SEND Ghana
SEND Ghana

SEND Ghana, a non-governmental organization, has held a dialogue session with stakeholders in Yendi Municipality in the Northern Region to discuss its research findings on Early Child Hood Education and the way forward.

Mr. Richard Bekyieriya, a field officer of SEND Ghana, who presented the findings to the stakeholders observed that 16.5 percent of kindergarten schools in thirty Districts in the country practiced open defecation. He also stated that 22.9 percent of KGs did not have access to potable water of which 69.2 percent of these schools are public schools. The dialogue session was under the theme, “Education for all: Is Ghana leaving KGs behind?”

According to him, the purpose of the workshop was to share with them a research findings of a project, Dubbed making the Budget work for Ghana funded by World Bank Global Partnership for Social Accountability with the objective of improving access and quality of service in health and educational sectors. The meeting was also to look at the challenges facing basic education especially kindergartens and to see how best to address those challenges. He added that the research was conducted to assess the quality of education in thirty Districts in four regions, namely Northern, Upper East, Upper West and Greater Accra Regions.

Taking Participants through the findings, the field officer stated that kindergarten education was in the past mostly private sector led, found in the cities and very expensive. He said Government recognized them as foundation for future development of a child in 2003. He observed that it was until 2007, under the educational reforms that basic education was redefined to include kindergarten and made part of public education system and awareness was created and encouraged parents to send their children of four to five years to school.

On access to enrolment, the research revealed that 20.5 percent of 4 and 5 years old were not enrolled in pre-school in spite of increased between 2010 / 2011 and 2015 /2016 academic years. It also findings also revealed that kindergarten enrollment rose to 90.8% in 2013 /2014 and decline to 79.5% in the 2015 /2016 academic year. On distance, the report indicated that 1.7% of kindergartens were located far away from communities, more than 3km walking distance approved by Ghana Education Service.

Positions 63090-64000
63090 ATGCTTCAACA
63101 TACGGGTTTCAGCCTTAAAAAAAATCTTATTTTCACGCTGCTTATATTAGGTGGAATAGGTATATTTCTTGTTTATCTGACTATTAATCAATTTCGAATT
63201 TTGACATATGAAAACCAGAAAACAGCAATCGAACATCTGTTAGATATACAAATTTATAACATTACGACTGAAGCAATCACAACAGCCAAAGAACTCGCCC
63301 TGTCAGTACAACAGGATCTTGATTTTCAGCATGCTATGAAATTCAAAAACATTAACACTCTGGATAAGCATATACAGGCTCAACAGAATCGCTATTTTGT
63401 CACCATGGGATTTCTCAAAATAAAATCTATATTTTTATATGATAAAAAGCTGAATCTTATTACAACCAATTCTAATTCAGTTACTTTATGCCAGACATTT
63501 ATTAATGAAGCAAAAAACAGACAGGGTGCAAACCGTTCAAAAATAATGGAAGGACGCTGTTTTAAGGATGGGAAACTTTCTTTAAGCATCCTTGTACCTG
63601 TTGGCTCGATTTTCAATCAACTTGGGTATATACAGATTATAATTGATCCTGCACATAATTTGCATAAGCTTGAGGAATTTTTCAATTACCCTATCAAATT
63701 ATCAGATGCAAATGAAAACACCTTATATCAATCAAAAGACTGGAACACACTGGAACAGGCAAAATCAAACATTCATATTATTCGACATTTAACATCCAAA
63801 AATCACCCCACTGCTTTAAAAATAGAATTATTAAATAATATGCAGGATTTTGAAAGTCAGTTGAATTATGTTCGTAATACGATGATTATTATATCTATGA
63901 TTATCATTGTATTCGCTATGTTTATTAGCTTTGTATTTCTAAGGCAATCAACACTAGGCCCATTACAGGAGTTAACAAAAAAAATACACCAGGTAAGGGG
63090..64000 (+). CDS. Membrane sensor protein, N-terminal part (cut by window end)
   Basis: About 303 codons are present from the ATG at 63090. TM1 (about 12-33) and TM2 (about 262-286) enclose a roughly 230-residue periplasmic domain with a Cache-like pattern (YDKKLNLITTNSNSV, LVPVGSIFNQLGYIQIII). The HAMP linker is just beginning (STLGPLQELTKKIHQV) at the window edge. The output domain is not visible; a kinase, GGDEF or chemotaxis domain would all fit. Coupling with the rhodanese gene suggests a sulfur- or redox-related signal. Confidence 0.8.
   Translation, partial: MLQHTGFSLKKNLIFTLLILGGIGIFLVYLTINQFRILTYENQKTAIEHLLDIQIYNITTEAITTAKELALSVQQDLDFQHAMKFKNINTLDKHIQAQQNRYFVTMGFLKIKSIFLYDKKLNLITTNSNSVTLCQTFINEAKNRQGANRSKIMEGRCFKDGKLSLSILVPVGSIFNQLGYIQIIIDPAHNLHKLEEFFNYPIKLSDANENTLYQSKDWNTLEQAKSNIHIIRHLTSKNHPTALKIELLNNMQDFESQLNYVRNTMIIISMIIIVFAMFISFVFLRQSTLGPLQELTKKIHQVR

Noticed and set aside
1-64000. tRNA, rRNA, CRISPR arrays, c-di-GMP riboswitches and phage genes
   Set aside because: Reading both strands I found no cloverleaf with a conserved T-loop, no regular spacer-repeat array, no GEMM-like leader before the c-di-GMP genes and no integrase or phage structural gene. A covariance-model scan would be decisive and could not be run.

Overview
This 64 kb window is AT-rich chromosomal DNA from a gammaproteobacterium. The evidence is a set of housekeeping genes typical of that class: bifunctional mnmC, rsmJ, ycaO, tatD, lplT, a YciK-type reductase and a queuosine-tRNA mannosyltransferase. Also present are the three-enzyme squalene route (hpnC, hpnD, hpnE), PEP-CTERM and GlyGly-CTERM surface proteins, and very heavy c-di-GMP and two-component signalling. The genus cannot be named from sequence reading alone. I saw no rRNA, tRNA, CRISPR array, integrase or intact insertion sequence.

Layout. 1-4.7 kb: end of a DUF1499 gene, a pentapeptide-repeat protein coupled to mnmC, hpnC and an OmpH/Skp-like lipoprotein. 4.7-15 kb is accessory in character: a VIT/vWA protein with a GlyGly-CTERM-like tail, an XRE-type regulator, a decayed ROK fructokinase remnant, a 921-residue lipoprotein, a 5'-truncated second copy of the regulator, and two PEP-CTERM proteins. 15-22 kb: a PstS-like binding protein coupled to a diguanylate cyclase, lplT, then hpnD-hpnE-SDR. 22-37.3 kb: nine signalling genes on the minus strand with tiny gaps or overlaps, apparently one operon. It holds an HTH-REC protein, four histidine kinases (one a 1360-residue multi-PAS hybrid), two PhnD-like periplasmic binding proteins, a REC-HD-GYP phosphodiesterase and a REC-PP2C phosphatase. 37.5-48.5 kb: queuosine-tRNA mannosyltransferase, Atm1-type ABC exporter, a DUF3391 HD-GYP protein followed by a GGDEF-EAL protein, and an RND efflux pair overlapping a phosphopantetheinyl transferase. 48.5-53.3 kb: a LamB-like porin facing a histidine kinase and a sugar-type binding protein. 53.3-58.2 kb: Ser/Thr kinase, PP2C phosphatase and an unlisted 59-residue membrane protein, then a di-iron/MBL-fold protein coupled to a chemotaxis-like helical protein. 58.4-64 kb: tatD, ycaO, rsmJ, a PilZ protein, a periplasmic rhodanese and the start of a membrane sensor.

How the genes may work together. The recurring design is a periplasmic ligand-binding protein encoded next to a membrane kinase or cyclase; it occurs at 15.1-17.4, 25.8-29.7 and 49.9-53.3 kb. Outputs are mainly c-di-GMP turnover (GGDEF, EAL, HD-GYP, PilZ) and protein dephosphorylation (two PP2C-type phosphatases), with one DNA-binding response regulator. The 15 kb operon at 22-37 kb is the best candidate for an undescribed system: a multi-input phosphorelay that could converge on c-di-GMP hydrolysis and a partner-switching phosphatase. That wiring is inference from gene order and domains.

On infrastructure, it was realized that 14.4% of Kindergarten did not even had class room buildings let alone met standard size and structure. He stated that KGs that did not have classrooms organized their classes under streets, sheds or pavilions.

On toilet facilities, the study revealed that 32.2 percent of kindergartens lack toilet facilities especially in the Upper West Region and 31.6 percent of schools did not have urinal facilities.
The research also revealed that 32 percent of the private schools were not accredited. In the area of teacher quality it was found that 49% of kindergarten teachers were untrained and the situation was worst in private kindergartens where about 76% to teachers were untrained exceeding GES target of 5% of untrained teachers in KGs.

SEND Ghana in their recommendations have appealed to GES to ensure that all qualified private KGs were accredited before allowed to operate. GES must also monitor to ensure that KGs especially private ones keep to standards. Ministry of Education should also create training models that allow untrained teachers in the field both (private and public) the opportunity to upgrade their skills on how to convey the right content to KG pupils.

Participants were drawn from civil society organizations, Heads of Departments, Ghana Educations Service Staff, especially Municipal Directors of Education, Municipal Assembly staff, affected schools both public and privates schools and people with disability and some heads teachers of some basic schools.

Ahmed Hussein
Yendi

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